Almost half of the starting lineup is hitting below .210 and Joe Mauer is the only everyday player hitting above .254. Two of the new starting pitchers have ERAs above 7 and the weather hasn't exactly been conducive to getting on a good baseball groove.
Still, the Twins are 8-7 -- and have done it without playing a schedule of losers.
If you need a quick comparison, the 2012 Twins were 5-10 after 15 games and about to start a massive skid that would turn the season into irrelevance. It took more than twice as many games (31, to be exact) for the Twins to win their first eight games last season, which pretty much countered any notion than the 2010 flop was caused by the "perfect storm of injuries" that became company jargon.
Don't mistake the first 15 games for proof of a turnaround. But if you want some reasons for encouragement, let me provide you with some to use on your friends who haven't started paying attention and may hit you with a question or two about how things are going.
*Joe Mauer is batting second and should continue to bat second until his twins-in-utero are ready for college. It is much better for the Twins to have Mauer batting second and Gardy trying to figure out how to work the lineup behind Justin Morneau and Josh Willingham -- in others words from fifth on down. Let this last another couple of weeks and we can celebrate to end of the Revere, Punto and friends in the second spot. (If you needed a reminder of what that was like, there was Jeff Keppinger batting second for the White Sox over the weekend.)
I suspect some of you have been flinching at Mauer's relatively high strikeout rate so far this season -- 18.3 percent compared with 13.7 percent last season and 9 percent in 2010. But can you give a quick answer to the question: "How many double plays Mauer has grounded into so far this season?" If you answered "one," that's one too many. Mauer grounded into 23 double plays in 2012. I'll take the tradeoff. (Despite Aaron Hicks' struggles, Mauer has batted with runners on base about 45 percent of the time so far this season, compared with about 49 percent in 2012. Also, he batted more frequently with two outs in 2012 -- when he couldn't hit into double plays -- than he has so far this season.)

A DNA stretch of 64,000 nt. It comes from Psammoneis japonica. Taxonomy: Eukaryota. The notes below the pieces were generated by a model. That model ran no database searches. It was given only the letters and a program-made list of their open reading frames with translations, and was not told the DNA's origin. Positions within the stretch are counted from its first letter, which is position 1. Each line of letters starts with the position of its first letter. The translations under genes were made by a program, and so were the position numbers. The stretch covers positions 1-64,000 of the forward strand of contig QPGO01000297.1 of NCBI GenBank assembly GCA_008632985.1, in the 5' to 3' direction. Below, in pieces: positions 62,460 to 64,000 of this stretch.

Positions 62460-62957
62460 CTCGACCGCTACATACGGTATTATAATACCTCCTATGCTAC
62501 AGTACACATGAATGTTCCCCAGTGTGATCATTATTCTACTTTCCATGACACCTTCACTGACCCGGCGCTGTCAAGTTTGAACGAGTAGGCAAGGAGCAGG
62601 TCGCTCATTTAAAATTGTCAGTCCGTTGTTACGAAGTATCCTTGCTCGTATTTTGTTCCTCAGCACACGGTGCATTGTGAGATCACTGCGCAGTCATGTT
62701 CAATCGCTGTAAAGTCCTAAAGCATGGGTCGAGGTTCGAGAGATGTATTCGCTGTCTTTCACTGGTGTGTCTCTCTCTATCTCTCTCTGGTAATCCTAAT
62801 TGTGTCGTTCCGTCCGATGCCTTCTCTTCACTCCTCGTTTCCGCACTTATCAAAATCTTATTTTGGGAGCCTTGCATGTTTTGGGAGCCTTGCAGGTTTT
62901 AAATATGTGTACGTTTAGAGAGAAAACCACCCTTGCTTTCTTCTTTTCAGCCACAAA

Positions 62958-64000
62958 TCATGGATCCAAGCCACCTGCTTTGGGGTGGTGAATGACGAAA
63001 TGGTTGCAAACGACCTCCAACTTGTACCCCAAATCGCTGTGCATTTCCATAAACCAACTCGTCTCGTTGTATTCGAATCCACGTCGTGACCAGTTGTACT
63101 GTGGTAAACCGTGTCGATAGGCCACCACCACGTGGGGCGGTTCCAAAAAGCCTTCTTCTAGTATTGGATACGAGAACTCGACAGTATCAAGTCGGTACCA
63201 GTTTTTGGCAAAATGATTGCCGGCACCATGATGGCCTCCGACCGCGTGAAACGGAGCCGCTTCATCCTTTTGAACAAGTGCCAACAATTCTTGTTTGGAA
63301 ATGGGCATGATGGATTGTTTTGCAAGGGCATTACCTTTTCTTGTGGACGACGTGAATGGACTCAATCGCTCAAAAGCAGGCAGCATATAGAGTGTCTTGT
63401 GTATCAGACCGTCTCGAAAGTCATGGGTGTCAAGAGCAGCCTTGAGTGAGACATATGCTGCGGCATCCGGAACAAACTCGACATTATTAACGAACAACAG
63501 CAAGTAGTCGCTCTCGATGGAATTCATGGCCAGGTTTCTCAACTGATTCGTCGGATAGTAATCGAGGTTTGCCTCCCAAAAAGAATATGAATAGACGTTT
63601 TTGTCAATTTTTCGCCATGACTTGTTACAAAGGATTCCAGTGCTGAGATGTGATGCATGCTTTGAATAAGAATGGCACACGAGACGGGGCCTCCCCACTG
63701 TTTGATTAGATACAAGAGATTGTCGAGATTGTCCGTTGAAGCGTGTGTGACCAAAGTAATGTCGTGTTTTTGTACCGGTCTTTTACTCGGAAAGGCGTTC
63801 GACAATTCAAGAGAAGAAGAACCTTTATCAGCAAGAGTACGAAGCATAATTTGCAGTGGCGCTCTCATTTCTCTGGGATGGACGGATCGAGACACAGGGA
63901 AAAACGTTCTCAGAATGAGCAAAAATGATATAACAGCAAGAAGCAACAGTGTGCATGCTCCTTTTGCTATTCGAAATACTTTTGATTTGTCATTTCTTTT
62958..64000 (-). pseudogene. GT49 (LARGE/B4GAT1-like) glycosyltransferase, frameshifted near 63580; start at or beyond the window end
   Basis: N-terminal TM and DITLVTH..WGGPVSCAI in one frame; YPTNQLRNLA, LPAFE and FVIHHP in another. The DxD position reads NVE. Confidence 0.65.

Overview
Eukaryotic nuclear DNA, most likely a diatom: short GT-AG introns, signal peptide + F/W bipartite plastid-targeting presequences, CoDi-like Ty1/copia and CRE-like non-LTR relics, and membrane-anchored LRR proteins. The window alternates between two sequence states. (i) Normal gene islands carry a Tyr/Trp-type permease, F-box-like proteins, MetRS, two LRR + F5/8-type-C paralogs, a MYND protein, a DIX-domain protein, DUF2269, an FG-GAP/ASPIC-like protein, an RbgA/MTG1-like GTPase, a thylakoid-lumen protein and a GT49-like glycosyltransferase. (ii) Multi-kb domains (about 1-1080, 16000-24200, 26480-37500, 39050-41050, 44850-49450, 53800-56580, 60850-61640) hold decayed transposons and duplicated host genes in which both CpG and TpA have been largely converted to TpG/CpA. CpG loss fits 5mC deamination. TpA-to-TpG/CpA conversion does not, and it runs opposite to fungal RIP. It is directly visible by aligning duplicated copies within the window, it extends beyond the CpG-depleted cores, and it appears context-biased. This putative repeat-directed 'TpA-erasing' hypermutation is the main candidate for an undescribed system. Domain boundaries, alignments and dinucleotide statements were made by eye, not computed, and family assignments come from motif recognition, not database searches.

*There are two shortstops who are better fielders than anything the Twins have used at that position since J.J. Hardy left. The Orioles didn't need Pedro Florimon because they have Hardy and the White Sox had little use for Eduardo Escobar because of Alexei Ramirez. Between the two of them, the Twins may fashion something better-than-average from a couple of scraps. Their offensive numbers are certain to diminish, but when you consider the shortstops before and after Hardy, they should continue to be an upgrade. (Plus, I no longer have to listen to the yammering about Francisco Liriano's potential. For the Twins, "traded to Pittsburgh" is more than a punchline from the movie "42.")
*The bullpen currently has no room for guys filling spots just because there's nobody better. Tyler Robertson didn't last a week and Alex Burnett and his incredible shrinking strikeout rate are gone -- first to Toronto and then from Toronto to Baltimore. Go back and look at the 24 pitchers who appeared in games last season and you'll see some true ugliness, some names that simply shouldn't be said in the same sentence as "major league pitcher."
*The starting pitching, at its best, will be a collection of No. 2 and 3 starters. That doesn't sound like much, but if things work out, that's pretty much what the Twins had while managing to contend in the first three seasons after Johan Santana left. The Twins aren't going to need a fifth starter until next week and, while Pedro Hernandez is the current No. 5, there are several options just off stage. Between the major league upgrades and pitchers-in-waiting in the minors, it looks like the Twins have moved beyond the "Well, who do you expect us to pitch?" phase, both in the rotation and in relief.
In Chicago, the Twins won despite flawed play: Leaving 15 runners on base Saturday and the double that clanged off Josh Willingham's glove on Sunday. Last year, those events would likely have stood out as key moments in losses. Those were overshdowed on Saturday by Vance Worley and the bullpen and on Sunday by Willingham's bases-loaded double that turned a 2-2 tie into a 5-2 lead.
That's my short list after 15 games. The Twins have managed 8-7 while being very patient with Hicks, checking out the youngster Oswaldo Arcia and breaking in unproven players (Brian Dozier and Chris Parmelee) at new positions. Things could look very different after the next 15, which include four games against Texas starting Thursday and a Detroit-Cleveland-Boston road trip.
For now, though, having reasons to pay close attention feels like a victory.